Scientists look for “new physics” beyond the Standard Model

by | Dec 8, 2023

Even a well-established theory like the Standard Model is not accurate all the time, and there are phenomena that defy its predictions.
An artist's rendition of atoms.

Our understanding of the subatomic world is based on the Standard Model, which describes all known elementary particles and their interactions. The success with which scientists have been able to correlate its predictions with experiment has made it one of the most important and foundational theories in physics.

However, even a well-established theory like the Standard Model is not accurate all the time, and there are phenomena that defy or contradict its predictions. This presents an exciting opportunity, suggesting that the theory needs some tweaking, and could lead to the discovery of “new physics”, specifically new types of physical processes, particles, and interactions.

To find out, two teams of American scientists have put forward ideas as to how to search for deviations from the Standard Model using the behavior of atoms and molecules, specifically the aspects of this behavior related to the spin of electrons.

Deviations via electron spin

One can  think of electrons as tiny, spinning tops rotating around a vertical axis. The rate at which they oscillate or change direction — a phenomenon known as spin precession — depends on which particles, atoms, and molecules they interact with, and what laws those interactions obey. Studying deviations in electron spin precession could therefore help in finding physics that goes beyond the Standard Model.

In their study published in Science, researchers led by Nicholas Hutzler, assistant professor of physics at Caltech, developed a test to study electron spin in molecules of calcium monohydroxide.

They chose this molecule because one of its electrons is sensitive to an applied magnetic field, and measuring its spin precession under the influence of magnetism could help test the validity of the Standard Model with very high precision.

To do this, they cooled the molecules to near absolute zero (-273 degrees Celsius) to reduce the effect of temperature fluctuations on the experimental results and measured spin precession by irradiating the molecules with electromagnetic waves at a specially selected wavelength.

While the team found no deviations from the Standard Model this time — a sensational discovery that would be on par with the discovery of the Higgs boson or gravitational waves — this new method to search for deviations is in itself a breakthrough.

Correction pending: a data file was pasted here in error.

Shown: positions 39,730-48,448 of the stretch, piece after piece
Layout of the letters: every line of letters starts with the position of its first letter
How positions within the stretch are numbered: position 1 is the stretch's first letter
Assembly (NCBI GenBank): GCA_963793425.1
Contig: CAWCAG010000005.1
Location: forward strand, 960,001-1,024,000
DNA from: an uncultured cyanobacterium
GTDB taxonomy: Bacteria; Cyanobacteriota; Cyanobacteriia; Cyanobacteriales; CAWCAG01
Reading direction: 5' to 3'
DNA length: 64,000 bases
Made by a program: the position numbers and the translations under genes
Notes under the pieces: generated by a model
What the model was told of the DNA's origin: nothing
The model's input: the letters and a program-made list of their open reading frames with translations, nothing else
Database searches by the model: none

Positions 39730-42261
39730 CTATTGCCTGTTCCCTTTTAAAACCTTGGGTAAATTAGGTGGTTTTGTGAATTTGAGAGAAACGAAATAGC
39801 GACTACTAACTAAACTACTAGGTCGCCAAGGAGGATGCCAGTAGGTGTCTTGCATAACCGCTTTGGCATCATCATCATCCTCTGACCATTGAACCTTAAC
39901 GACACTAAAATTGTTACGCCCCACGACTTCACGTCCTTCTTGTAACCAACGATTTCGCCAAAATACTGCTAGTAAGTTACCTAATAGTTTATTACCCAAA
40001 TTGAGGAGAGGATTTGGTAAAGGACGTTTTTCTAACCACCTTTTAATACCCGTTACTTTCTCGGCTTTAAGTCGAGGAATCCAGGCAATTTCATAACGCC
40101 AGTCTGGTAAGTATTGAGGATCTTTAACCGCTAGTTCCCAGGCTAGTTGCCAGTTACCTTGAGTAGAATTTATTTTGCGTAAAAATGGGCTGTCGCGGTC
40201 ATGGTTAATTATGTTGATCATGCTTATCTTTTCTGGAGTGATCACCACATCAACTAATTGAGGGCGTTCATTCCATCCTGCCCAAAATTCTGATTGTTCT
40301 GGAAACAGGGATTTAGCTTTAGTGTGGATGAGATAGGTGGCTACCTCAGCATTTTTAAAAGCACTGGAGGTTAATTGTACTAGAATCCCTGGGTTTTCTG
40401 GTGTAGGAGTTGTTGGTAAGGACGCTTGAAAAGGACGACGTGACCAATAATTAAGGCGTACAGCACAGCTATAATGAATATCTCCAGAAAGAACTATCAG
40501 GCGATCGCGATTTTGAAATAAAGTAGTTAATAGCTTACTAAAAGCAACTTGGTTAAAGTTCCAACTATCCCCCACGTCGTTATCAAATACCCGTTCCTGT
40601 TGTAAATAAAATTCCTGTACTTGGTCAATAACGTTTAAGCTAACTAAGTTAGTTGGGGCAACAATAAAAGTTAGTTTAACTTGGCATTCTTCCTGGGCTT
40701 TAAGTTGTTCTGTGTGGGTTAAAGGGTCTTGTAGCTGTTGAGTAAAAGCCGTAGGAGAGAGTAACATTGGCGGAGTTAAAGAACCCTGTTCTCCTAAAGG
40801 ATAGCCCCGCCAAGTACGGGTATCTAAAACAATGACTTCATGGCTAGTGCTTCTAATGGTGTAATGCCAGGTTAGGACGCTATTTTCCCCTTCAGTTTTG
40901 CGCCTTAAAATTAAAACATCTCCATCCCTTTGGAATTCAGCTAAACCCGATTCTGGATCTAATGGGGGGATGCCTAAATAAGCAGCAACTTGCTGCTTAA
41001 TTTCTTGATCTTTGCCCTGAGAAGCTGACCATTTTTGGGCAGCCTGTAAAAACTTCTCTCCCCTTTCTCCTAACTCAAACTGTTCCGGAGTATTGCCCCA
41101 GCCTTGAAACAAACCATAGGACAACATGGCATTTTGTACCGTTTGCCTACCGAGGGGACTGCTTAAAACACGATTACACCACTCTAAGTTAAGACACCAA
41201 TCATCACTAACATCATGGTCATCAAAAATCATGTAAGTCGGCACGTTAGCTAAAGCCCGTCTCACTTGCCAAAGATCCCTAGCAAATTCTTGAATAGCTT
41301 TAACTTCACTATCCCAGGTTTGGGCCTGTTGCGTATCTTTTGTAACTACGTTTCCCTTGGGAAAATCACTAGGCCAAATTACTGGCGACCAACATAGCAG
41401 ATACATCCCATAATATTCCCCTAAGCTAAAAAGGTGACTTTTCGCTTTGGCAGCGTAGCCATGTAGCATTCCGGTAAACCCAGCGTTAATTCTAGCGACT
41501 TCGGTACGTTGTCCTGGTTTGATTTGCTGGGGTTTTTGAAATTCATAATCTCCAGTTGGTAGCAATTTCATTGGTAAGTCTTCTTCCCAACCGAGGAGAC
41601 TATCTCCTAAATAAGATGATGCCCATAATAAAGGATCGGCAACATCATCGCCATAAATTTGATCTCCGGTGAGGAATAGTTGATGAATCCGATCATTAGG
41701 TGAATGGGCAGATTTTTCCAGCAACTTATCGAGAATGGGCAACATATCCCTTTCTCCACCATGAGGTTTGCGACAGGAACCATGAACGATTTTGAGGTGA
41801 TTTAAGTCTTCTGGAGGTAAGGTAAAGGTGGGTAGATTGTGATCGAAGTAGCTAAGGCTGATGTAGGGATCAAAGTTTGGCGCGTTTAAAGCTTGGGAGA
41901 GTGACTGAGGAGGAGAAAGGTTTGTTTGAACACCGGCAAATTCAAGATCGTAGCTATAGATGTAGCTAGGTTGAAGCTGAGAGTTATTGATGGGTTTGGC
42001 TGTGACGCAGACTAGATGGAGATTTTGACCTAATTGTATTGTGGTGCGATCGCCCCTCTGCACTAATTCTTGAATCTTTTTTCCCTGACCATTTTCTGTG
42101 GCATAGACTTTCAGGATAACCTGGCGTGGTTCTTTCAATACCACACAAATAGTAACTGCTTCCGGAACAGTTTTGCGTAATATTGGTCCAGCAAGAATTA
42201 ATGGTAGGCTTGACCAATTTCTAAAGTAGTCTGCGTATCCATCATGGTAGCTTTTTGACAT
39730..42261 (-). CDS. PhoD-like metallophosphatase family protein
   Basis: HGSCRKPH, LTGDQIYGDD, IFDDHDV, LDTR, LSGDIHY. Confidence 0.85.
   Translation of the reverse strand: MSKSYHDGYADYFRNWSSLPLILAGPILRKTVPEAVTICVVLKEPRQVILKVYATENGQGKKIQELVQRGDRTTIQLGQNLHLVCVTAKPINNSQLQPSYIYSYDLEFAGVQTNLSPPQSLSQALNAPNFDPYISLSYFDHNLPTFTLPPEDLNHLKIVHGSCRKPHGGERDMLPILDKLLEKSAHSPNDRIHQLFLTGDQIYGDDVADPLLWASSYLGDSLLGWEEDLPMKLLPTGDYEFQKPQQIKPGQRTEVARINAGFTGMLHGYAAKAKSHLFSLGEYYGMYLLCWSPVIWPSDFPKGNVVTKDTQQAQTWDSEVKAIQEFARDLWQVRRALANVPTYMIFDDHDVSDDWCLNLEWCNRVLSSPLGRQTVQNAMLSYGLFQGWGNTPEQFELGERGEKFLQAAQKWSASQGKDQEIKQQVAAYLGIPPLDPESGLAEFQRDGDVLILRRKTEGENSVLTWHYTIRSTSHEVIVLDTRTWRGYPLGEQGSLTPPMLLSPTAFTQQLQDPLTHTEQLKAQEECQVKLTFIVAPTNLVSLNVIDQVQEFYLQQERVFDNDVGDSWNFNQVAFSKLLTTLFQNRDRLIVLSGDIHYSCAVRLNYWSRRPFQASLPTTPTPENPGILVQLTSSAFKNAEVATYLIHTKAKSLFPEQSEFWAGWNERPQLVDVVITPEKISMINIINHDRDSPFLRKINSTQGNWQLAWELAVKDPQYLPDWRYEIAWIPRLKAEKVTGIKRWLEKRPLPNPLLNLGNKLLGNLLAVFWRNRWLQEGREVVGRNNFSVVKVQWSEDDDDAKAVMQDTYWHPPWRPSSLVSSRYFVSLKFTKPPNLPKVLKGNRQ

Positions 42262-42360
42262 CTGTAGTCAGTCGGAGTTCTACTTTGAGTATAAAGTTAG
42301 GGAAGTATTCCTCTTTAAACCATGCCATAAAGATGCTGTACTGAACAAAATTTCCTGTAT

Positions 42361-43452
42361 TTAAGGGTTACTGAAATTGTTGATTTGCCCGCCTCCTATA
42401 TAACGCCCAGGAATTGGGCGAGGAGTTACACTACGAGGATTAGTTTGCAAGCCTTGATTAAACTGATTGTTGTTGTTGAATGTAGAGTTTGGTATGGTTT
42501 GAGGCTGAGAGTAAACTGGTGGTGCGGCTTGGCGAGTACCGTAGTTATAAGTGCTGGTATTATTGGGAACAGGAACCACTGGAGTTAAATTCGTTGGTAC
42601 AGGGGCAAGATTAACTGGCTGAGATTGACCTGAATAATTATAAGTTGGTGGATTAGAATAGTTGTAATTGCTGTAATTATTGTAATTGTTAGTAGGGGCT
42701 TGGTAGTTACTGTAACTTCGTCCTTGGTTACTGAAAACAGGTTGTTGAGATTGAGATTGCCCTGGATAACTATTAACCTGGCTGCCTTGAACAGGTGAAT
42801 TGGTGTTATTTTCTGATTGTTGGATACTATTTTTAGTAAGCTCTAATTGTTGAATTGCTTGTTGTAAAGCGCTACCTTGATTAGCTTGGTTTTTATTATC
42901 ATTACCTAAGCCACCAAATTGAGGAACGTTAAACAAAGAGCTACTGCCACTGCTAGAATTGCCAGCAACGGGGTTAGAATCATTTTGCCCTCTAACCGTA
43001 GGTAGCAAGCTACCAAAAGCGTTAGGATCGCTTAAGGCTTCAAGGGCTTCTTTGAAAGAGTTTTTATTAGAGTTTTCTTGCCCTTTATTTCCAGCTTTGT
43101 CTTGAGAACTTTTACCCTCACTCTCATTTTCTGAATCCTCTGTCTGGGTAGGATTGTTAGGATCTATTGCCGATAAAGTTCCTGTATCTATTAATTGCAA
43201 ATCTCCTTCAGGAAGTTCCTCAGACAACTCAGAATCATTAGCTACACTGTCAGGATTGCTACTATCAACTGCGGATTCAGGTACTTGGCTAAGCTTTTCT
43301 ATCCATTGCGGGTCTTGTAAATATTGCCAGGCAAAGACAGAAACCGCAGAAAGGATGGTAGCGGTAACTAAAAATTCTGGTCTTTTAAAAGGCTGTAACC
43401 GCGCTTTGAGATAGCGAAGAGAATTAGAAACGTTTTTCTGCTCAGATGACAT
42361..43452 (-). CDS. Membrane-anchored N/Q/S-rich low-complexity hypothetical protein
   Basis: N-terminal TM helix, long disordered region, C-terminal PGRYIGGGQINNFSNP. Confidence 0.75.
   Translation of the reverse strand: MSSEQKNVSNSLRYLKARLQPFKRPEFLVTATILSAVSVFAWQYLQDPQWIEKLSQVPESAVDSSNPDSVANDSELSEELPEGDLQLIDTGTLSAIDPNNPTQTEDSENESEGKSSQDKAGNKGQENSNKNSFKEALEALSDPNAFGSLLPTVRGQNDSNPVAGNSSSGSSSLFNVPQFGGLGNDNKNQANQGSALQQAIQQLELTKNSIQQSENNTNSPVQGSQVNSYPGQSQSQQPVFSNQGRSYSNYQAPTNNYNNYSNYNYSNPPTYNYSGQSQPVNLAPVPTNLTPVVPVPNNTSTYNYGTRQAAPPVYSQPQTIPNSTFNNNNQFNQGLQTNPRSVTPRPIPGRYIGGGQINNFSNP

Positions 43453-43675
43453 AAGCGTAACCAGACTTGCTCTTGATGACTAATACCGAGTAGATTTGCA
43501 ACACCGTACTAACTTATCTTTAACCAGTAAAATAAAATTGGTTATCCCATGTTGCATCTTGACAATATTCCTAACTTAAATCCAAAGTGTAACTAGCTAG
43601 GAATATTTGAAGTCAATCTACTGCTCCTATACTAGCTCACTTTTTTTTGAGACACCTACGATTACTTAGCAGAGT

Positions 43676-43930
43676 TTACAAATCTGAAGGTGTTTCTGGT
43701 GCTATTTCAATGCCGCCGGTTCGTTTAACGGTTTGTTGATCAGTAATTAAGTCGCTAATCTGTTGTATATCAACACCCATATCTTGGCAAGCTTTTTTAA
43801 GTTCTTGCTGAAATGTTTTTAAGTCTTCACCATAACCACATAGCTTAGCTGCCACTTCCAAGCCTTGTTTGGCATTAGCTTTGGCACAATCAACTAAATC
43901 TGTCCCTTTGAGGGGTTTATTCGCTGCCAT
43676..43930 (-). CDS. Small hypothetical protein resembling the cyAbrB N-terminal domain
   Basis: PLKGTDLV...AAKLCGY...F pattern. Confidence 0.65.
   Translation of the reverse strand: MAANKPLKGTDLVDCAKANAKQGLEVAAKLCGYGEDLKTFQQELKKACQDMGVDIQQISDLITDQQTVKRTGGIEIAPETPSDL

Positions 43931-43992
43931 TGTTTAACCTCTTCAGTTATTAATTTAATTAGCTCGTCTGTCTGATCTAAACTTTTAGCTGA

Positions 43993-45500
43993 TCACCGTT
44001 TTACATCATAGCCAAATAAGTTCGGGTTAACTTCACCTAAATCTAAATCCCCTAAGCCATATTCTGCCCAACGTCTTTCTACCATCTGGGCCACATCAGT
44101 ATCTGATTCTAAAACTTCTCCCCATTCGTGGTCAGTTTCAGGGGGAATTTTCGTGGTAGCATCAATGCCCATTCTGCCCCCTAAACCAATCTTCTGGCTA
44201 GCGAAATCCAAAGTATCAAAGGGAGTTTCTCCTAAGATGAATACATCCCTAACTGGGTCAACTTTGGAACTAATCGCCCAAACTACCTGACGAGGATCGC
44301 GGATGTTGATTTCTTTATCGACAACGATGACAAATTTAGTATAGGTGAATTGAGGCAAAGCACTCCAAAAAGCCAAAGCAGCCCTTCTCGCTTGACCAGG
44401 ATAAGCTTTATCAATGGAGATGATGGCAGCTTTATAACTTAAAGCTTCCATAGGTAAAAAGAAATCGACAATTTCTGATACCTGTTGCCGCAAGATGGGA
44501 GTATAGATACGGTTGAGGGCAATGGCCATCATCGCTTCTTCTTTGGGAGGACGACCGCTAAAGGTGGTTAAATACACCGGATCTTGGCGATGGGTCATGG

To get to a point where they might one day be able to find the deviations from the Standard Model in the properties of electron spin precession, Hutzler and his team have proposed improvements to their experiment to increase its accuracy by orders of magnitude, such as using molecules with more sensitive electrons and better shielding from external electromagnetic fields that influence the results.

Going further using entanglement

Building on this work, another team of researchers led by Chi Zhang, the David and Ellen Lee Postdoctoral Scholar Research Associate in Physics at Caltech, proposed using entanglement to further improve the accuracy of the method developed by Hutzler and his colleagues.

Entanglement is an incredible quantum phenomenon in which once interacted objects can store information about each other, even if they are separated by an arbitrarily large distance. Moreover, one can change the state of one object by manipulating the state of another.

In their study published in Physical Review Letters, the team developed a method for entangling the molecules of calcium monohydroxide used by the Hutzler’s group, which, would solve one limitation by making the system less sensitive to fluctuations in external electromagnetic fields, as entanglement influences the behavior of the entire system, therefore increasing the accuracy of measuring the rate of precession of their electrons.

“It’s like anchoring a bunch of rubber duckies together,” Hutzler said in a statement. “If you wanted to measure the movement of the duckies across a tub, they would be less sensitive to the background noise of splashing water if you connected them altogether. And they’d be more sensitive to something you may want to measure like the flow of a current since they would all respond to it collectively.”

“We want to be sensitive to the structure of the molecules,” added Zhang. “Uncontrolled electric and magnetic fields from the experimental setup get in the way of our measurements, but now we have a new protocol for entangling the molecules in such a way to make them less sensitive to the noise.”

Next steps will involve putting these proposals into practice, with the advantage of being that the experiments will not require complex experimental facilities — just cold molecules, lasers, and a detector. This is significant as deviations in the Standard Model are typically studied using huge particle accelerators such as the 27-kilometer-long Large Hadron Collider, which require enormous amounts of money, effort, and time to build and modify.

If these proposals and theoretical calculations turn out to be correct, then scientists will have a very powerful method for studying nature at the most fundamental level.

“With the advantages of entanglement, researchers can push these experiments to probe increasingly exotic sectors of new physics,” Hutzler concluded.

References: Chi Zhang et al., Quantum-Enhanced Metrology for Molecular Symmetry Violation Using Decoherence-Free Subspaces, Physical Review Letters (2023). DOI: 10.1103/PhysRevLett.131.193602; Loïc Anderegg et al., Quantum control of trapped polyatomic molecules for eEDM searches, Science (2023). DOI: 10.1126/science.adg8155

Feature image credit: tommyvideo on Pixabay

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